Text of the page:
The Telangana movement (1946–1951) was an armed uprising of peasants against oppressive landlordism that was supported by the autocratic authority of the Nizam of Hyderabad. It was led by the Communist Party of India. Due to its significance for the future of the communist movement in India and the way it brought attention to the plight of the Indian peasants, it was a turning point in Indian history. Candidate Preparing for UPSC has all the details related to Telangana Movement for UPSC Exam Preparation.
Read about: Quit India Movement
Telangana Movement History
The Telangana Movement (1948–1951) was an armed uprising of peasants against oppressive landlordism that was supported by the autocratic authority of the Nizam of Hyderabad. It was led by the Communist Party of India.
With the start of the Second World War, the hardship of the peasants grew worse as they came under more and more oppressive taxes and levies and was made to do “vetty” labour (forced labour). The poorest peasant strata were most negatively impacted because many of them were unable to handle the rising cost of exactions and lost their land to villagers’ moneylenders.
The Communists organized men, women, and children from various unsatisfied villages into armed guerilla squads to combat rapacious landowners and the Nizam’s armed battalions, known as “razakars,” who were increasingly used to put down the movement. Around 3000 villages in the area created parallel governments.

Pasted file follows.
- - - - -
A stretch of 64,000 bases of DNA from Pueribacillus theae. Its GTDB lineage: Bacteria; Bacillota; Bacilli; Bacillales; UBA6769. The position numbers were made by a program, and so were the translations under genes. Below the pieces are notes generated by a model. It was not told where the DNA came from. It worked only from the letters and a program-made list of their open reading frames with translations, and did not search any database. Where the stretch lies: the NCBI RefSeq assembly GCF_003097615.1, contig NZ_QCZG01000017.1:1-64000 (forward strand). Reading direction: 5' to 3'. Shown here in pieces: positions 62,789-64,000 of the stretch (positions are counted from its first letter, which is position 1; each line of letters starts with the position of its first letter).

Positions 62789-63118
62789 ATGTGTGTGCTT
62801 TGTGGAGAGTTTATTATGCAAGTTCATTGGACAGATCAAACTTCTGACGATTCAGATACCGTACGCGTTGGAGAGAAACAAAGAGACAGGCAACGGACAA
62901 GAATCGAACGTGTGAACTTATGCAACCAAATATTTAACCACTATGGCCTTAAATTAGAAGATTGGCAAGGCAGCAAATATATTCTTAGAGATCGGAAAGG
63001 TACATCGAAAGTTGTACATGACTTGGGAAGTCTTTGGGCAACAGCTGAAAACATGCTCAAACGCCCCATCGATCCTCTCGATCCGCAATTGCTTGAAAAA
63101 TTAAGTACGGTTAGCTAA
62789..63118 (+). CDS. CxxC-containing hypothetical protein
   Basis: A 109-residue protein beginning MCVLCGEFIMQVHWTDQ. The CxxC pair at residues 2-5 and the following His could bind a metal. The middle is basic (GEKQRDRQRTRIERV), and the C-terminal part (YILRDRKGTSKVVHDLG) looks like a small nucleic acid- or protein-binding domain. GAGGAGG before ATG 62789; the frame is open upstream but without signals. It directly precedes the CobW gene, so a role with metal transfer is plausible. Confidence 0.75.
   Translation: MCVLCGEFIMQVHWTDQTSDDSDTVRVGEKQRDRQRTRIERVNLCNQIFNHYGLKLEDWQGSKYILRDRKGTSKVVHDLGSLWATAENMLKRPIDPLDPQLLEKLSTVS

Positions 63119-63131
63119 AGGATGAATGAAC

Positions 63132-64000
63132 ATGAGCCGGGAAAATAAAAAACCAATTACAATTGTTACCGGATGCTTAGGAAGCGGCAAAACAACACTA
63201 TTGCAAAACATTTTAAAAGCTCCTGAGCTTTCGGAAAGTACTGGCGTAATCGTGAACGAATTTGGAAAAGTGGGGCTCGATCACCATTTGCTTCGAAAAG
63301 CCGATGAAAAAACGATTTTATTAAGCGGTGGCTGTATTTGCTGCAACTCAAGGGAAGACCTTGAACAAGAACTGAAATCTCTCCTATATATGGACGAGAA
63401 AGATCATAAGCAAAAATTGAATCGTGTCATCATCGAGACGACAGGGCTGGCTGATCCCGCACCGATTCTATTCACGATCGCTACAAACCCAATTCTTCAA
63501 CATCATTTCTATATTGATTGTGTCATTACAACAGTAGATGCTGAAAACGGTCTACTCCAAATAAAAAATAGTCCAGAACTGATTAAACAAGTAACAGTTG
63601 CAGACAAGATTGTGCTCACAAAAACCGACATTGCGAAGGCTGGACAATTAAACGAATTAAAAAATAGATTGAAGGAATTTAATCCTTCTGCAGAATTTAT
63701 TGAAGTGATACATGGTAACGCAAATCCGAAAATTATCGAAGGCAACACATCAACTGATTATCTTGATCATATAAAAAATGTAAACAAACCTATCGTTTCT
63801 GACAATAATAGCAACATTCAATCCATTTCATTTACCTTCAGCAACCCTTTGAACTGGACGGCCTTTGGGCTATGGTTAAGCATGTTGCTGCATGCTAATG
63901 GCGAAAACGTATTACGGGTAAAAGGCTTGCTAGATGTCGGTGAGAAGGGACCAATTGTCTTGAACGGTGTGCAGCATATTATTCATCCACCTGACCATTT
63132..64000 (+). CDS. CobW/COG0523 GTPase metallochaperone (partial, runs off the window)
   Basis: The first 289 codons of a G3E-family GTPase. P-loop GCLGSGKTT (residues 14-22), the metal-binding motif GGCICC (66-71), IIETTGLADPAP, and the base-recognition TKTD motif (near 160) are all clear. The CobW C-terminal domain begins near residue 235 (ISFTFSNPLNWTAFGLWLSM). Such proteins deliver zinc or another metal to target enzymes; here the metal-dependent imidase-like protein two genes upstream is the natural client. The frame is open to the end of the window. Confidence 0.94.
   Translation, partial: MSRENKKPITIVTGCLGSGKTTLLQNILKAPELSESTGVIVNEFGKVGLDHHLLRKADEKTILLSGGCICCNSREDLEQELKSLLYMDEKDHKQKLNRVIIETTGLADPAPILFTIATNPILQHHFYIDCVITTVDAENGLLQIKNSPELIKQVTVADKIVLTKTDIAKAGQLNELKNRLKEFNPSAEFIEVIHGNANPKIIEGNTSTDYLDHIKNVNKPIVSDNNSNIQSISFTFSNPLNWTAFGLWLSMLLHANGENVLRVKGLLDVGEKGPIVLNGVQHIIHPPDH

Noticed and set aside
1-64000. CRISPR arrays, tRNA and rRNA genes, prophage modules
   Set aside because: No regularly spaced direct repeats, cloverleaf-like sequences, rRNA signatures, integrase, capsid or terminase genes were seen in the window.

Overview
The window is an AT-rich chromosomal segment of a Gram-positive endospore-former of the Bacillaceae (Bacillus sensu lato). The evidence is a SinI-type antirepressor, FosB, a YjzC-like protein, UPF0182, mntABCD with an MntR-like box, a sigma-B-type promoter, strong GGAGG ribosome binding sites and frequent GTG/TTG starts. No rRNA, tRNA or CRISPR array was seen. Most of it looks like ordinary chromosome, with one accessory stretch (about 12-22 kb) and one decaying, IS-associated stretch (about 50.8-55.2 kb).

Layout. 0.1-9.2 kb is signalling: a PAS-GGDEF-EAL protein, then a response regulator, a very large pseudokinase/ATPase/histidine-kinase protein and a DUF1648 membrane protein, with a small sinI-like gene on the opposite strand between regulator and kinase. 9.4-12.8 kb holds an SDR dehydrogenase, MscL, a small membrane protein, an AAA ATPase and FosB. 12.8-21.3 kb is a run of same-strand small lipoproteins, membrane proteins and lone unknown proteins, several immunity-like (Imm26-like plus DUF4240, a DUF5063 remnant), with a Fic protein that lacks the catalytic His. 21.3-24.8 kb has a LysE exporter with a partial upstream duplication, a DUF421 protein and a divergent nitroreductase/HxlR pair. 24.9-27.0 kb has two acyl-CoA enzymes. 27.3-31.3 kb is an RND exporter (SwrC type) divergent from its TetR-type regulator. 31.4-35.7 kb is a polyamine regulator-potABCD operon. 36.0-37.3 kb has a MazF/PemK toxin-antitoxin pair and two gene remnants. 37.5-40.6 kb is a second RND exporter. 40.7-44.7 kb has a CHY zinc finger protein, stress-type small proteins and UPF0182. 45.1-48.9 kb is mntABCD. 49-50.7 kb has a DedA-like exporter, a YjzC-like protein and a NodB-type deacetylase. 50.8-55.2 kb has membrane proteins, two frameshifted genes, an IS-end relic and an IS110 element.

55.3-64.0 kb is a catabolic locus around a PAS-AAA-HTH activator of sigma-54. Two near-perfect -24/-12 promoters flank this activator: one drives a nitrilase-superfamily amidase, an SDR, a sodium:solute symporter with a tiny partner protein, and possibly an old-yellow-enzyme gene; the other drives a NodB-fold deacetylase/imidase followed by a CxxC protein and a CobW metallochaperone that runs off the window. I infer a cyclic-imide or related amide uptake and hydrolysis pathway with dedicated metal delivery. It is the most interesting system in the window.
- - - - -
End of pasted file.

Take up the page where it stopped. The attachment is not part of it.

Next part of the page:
The armed fight in Telangana was motivated by P.C. Joshi, the Communist Party of India’s general secretary at the time. He made arrangements for the struggling peasants to receive weapons and ammo. Many military officials helped him in his Endeavour by providing weapons at no cost and setting up their shipping. This unique compilation of images, which was shot by a party photographer, vividly and occasionally humorously documents the many facets of Telangana’s residents’ lives during those turbulent times.
Read about: Non-Cooperation Movement
Telangana Movement Causes
Former Hyderabad state under the Nizam had an aristocratic system of government. The middlemen who gathered the land taxes in the jagir region were the jagirdar’s agents. The jagirdar and his servants oppressed the population heavily. They were allowed to demand any number of taxes from the actual cultivators. This expropriation situation persisted until the jagirdari system was ended in 1949.
On the other hand, the khalsa land system, also known as the raiyatwari system, was exploitative, albeit to a slightly lower extent. The Deshmukhs and Deshpandes served as middlemen in the khalsa communities.
The exploitation of the big peasants was yet another factor in the farmer uprising in Telangana. According to D.N. Dhanagare, the Jagirdars and the Deshmukhs owned thousands of acres of property. These large peasant families and their leaders were referred to as Durra or Dora.
Similar to the Hali slave system in south Gujarat, slavery was practised throughout the entire former kingdom of Nizam. The name of this mechanism was Bhagela. The majority of the clans that made up the Bhagela were dependant on the master because of debt. The tenant who had borrowed money from the landlord was required to work for him until the obligation was repaid under the Bhagela system. The Bhagela was typically expected to serve the landlord for generations.